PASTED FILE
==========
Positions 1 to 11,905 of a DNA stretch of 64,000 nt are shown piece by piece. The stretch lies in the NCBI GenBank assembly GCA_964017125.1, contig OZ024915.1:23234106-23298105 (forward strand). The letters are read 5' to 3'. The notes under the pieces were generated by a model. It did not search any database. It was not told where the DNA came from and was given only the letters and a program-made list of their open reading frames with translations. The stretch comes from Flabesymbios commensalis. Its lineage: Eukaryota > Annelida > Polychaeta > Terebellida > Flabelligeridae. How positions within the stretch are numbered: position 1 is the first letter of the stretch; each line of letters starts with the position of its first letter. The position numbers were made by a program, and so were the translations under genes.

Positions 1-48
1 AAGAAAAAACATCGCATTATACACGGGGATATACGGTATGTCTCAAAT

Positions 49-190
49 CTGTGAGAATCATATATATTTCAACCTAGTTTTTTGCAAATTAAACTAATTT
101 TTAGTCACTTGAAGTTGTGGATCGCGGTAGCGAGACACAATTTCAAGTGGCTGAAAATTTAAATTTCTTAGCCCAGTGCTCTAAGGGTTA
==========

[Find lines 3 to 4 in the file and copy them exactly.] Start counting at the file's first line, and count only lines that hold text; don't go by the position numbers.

1 AAGAAAAAACATCGCATTATACACGGGGATATACGGTATGTCTCAAAT

Positions 49-190